Sensor 188 energizes valves 107 and valve 106. The suction side of pump 120 is connected to water storage tank 160 through conduit 155, valve 108, conduit 145, valve 107 and conduit 144. Sensor 188 also energizes valve 103 and valve 109 connecting extraction device 170 to centrifuge 130 through conduit 152, valve 103 and conduit 149. The discharge side of pump 120 is put in fluid communication with extraction apparatus 170 through conduit 143, valve 106 and conduit 154. Clay sensor 188 actuates centrifuge 130 and pump 120 with 1-minute delay via timer CFT. The liquid is circulated as shown by arrows in FIG. 7E. Liquid containing clay and a small amount of sand settled in the vicinity of the extraction device 170 is drawn into extraction apparatus 170 due to the venturi effect and delivered to centrifuge 130 which extracts and recovers the sand. The liquid exiting centrifuge 130 is then pumped through conduit 147, valve 109 and conduit 148 into a well for disposal.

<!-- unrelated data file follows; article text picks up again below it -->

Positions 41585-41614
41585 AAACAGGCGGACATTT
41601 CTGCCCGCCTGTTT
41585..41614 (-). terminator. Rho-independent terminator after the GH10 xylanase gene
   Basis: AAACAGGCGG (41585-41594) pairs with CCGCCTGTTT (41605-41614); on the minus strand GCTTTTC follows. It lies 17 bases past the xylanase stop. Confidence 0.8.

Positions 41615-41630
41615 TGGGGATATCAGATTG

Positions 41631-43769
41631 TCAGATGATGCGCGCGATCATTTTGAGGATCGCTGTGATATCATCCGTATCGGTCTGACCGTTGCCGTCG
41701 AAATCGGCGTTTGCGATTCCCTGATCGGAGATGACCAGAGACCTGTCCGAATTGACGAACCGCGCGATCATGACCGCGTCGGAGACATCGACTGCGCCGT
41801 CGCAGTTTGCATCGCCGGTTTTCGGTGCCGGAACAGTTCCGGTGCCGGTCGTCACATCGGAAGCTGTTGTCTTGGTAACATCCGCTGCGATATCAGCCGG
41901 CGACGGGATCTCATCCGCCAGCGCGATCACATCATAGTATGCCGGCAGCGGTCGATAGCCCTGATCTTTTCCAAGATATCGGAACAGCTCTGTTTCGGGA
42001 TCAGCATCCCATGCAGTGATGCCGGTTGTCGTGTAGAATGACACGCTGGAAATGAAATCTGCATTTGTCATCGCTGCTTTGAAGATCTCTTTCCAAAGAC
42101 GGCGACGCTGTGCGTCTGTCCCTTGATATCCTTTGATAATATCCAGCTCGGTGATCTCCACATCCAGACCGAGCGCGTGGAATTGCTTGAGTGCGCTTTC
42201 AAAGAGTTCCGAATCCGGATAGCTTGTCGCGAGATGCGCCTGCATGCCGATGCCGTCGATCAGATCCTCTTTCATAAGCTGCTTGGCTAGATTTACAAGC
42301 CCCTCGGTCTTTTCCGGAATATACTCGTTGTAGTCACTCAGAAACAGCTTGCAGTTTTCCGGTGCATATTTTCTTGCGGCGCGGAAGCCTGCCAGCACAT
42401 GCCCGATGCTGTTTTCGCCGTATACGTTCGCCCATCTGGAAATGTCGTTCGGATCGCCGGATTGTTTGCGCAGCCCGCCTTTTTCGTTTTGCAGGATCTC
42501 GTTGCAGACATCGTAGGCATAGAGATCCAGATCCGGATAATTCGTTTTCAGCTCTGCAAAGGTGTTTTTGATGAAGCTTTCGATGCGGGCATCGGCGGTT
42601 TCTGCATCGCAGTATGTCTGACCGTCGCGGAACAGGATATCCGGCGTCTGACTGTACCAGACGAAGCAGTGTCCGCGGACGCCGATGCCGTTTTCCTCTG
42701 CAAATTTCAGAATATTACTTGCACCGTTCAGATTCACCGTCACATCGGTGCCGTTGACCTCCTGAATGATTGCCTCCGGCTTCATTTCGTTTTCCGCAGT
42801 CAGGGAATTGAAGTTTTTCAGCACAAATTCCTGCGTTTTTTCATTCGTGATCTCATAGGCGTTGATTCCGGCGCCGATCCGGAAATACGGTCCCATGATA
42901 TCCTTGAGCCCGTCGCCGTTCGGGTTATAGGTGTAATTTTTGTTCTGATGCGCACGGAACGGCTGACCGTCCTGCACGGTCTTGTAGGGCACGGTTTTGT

A timer (not shown in FIGS. 8A and 8B) incorporated within clay detector 188 begins a counting sequence at the onset of the clay disposal cycle. At the end of the time interval determined by the timer, detector 188 is operated and causes pump 120, centrifuge 130 and valves 107,106,103 and respectively 109 to be de-energized.

A certain amount of water is removed from tank 160 during the clay removal cycle and tank 10 requires replenishing. Level switch 192 is operated when the liquid level in tank 160 drops and oil probe relay OPR1 is energized.

Relay OPR1 energizes valve 110 which opens and supplies water under pressure to tank 160. At the same time valve 101 opens to allow the transfer of liquid from tank 10 to other crude oil tanks (not shown). The level of liquid in tank 160 rises and liquid flows from tank 160 to tank 10 through conduit 159. Excess liquid from tank 10 is transferred through valve 101 and conduit 156 to other crude oil tanks.

When water reaches oil probe 190 the replenishing cycle of tank 160 is completed sensor 190 causes valves 110 and V101 to be de-energized. Level switch 191 prevents the level in tank 160 and tank 10 from rising above the level at which switch 191 is placed. In case the level of liquid exceeds the predetermined level due a malfunction malfunctions of probe 190 switch 191 opens its contact and de-energizes valve V1 interrupting the supply of water under pressure to tank 160.

Small amounts of sand may be present in the liquid transferred from tank 10 to tank 160 during the during the water removal cycle. Sand is deposited at the bottom of tank 160 in the vicinity of the extraction device 170 and it is normally evacuated during the clay removal cycle or during the flooding mode tank 10.